Tough Times – Refugee camp in Erbil

Dearest Loyal Blog Reader,It is not the happiest of days in my part of the world. The days are rough and tough but what makes me smile is that our hearts are together and the spirit that connects us all is so strong that even these tough times won’t break us.

Donations from members of the community. Picture- Internet

Thousands and thousands of Kurds have escaped the killings in Syria, finding a refuge in the Kurdistan Region in Iraq. This means thousands have to start their life from nothing, thousands have left families, friends, studies, work, houses and anything else they had. The world we have today disgusts me. But I can keep smiling and keep hoping… as Kurds we have learned too well that in this world life and freedom doesn’t come easy.

Refugee Camp in Erbil. Kurds from Syria fled for their life

Members of my community- old and young; women, men and children are all taking cars filled with things that would become very useful for those who have fled in fear of their lives. Everyone is talking about how they can help. Television channels have a live coverage of a major park in Erbil were donations are being collected (Shanadar park).  People are doing everything they can to help. Earlier this evening I visited K. family who had heard little children don’t have bottles to drink their milk from, nor do they have milk. Immediately, they had purchased boxes of milk for babies/ children as well as bottles and sent them to the park where the goods are being collected. This is an example of just one family.

Yesterday, with a few of my colleagues we went to the new refugee camp in Erbil, Kawrugosk, with us we took some donations which were collected both individually and also by the UKH Charity group. We were told by a UNHCR staff member there that there were up to 15, 000 people in that camp alone. It was very different to the atmosphere in the Domiz camp, because there were many recent comers. Some didn’t even have tents yet. It was a chaos, as soon as we went to the back of the camp, the things had to be thrown out at the crowd randomly, because people were just running and grabbing everything.

It didn’t go the way we had in mind, the original plan was to go into each tent and see what was needed then look through what we had brought in and give it to the individual families. I am not sure how useful some of the things will be. For example, bags of rice… how is it going to be cooked by someone who doesn’t have a stove yet? Or they don’t have a pot to cook it in? Although basinal necessities like mattresses, blankets, carpets, t-shirts, shorts, fans (some areas had electricity, others didn’t) should come in handy.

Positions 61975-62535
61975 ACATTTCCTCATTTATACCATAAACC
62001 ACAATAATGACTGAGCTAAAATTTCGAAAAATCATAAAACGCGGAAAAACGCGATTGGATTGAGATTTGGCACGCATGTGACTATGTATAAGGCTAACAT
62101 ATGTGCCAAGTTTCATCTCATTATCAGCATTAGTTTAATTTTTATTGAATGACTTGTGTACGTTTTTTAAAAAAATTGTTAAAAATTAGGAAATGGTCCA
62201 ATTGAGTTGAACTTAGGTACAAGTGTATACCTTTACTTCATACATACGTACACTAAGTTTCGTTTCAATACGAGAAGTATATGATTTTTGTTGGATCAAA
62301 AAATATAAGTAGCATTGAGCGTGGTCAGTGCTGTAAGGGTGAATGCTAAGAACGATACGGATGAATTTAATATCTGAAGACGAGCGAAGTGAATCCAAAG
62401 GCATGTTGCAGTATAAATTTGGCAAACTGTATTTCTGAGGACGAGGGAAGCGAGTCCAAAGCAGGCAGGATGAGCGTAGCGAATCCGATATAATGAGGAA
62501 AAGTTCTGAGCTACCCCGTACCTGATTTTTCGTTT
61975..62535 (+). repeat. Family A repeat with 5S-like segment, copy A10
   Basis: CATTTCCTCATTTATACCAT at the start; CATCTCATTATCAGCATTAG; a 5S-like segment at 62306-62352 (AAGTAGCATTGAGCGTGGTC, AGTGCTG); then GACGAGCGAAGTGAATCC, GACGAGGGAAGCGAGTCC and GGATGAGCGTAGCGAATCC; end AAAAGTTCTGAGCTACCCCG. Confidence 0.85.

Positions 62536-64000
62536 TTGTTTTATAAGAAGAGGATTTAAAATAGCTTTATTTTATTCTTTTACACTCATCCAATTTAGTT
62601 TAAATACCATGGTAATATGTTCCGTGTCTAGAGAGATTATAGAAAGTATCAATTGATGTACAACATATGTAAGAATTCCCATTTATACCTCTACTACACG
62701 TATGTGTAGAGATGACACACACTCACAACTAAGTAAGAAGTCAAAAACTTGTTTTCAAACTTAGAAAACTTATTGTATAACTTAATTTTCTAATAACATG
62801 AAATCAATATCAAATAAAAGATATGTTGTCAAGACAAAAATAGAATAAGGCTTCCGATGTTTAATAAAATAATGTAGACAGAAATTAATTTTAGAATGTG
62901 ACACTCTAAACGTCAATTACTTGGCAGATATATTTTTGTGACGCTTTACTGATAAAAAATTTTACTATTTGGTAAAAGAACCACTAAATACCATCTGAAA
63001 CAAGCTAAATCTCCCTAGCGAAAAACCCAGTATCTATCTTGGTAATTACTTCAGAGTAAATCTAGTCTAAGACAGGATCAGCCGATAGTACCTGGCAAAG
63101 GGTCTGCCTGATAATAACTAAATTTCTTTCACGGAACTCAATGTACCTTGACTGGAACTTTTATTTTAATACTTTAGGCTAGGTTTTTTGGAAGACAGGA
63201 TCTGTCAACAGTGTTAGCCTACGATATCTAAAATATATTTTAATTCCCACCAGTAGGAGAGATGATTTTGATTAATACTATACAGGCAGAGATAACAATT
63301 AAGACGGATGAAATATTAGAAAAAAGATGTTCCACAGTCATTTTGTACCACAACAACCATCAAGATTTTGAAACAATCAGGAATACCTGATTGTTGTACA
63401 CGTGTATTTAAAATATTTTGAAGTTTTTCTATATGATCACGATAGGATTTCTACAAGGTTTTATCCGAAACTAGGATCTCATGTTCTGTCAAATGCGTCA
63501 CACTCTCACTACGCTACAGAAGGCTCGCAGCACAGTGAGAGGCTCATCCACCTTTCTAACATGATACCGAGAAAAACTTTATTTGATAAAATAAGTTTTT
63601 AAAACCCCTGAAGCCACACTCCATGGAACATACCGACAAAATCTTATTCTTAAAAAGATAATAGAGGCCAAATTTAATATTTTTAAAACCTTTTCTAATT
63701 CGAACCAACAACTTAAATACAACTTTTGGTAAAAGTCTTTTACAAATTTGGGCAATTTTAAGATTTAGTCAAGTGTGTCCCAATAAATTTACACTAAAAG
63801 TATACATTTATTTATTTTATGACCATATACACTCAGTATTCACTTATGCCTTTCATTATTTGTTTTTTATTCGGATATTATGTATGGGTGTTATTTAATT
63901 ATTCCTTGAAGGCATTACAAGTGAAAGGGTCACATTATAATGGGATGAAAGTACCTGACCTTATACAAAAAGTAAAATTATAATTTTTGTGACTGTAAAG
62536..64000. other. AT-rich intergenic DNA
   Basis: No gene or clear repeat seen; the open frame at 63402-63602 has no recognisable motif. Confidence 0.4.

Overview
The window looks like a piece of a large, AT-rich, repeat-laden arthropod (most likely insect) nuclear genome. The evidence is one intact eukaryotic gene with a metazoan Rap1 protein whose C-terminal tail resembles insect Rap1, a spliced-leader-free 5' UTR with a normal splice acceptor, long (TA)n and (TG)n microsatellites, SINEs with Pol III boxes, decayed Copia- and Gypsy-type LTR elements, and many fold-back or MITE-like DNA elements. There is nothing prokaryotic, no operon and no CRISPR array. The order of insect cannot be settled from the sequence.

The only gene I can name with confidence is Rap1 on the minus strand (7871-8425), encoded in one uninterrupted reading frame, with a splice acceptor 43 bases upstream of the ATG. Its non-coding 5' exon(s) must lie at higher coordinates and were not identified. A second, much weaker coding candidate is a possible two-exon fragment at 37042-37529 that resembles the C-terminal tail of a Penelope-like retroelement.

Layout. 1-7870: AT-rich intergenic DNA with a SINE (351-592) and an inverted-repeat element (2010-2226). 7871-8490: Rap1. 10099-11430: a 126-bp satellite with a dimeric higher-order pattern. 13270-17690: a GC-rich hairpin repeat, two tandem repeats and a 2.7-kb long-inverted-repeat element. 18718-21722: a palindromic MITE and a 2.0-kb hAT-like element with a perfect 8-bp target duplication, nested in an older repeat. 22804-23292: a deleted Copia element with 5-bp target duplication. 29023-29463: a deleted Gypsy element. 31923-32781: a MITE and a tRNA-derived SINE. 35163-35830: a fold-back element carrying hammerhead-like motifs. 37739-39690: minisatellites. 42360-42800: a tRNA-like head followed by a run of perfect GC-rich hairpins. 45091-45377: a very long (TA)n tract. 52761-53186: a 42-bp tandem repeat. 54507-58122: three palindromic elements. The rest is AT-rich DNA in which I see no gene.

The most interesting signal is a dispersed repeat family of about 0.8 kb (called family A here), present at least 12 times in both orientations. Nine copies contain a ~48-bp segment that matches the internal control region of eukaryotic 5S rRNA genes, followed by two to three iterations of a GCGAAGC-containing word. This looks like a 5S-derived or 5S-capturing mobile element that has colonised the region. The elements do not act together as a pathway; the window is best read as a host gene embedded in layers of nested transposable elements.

UNHCR tents at Kawrugosk refugee camp – Erbil, Kurdistan

I observed from a distance as the Peshmerga took control of the situation. There were countless number of children…  what about school? How healthy are they here? How long will they need to be here? So many questions running through my mind.

Life as a refugee… Kurds from Syria in Kurdistan Region of Iraq

I speak to many of my relatives, friends and colleagues about the situation and the conditions. It seems like everyone wants to help in their own way, because somehow every single Kurd that I see has experienced this situation someway or another. If they haven’t then their family members have. On a personal level, my family became refugees in two different occasions, so we have come to know the pain a little too well. Maybe this is why I feel so connected to these people, maybe this is why we all feel obliged to help.

Reminds me when we were refugees

I love this sentiment in Kurds who are eager and ready to help. I have come to realize it comes from empathy. As we were approaching the camp (Kawrugosk- I think that’s the right spelling) I felt bad to even refer to these people as refugees.

We can only hope for the best

Are these not my brothers and sisters? Are they not Kurds? How can you be a refugee among your own people in your own land. I once again get infuriated. Today at work, a colleague came in giving me an amount of money, “Give this to a family at the Camp,” He said. “I know how they feel, we fled too.” He didn’t say anything more, but it was more than enough for me to know the stories behind those eyes. I spoke to a Christian friend who informed me they are liaising with churches in a suburb in Erbil called Ankawa (primarily a Christian community) who will launch a campaign for donations to be collected in the churches. I am so proud of our Christian brothers and sisters reaching out to the Muslims. This is how it should be, and this is how it will remain here.

I studied politics and IR for a while and then specialized in diplomacy for my postgraduate degree, but it’s not  surprising I am not walking in a career pathway too close to practicing politics. Maybe I have come to believe terms like justice, peace, democracy and so many other ‘contested’ terms we endlessly discussed (we also agreed there was never a definite explanation or meaning to any of those) are all just words and vocabulary in text books. The real world is dirty, it is unjust. How can it not be when man is killing his own kind?

I promise to keep blogging on life in Erbil and some enjoyable things too- the things that you are used to reading on mandalawi.blogspot but there are somethings that can’t be left unseen and unsaid… this was one of them.

Until next time
Khwa Hafeez

Other than the first picture, all photos for this blog were taken either by me (Yup! Getting used to the Samsung Galaxy S something) or Z.A. from UKH.


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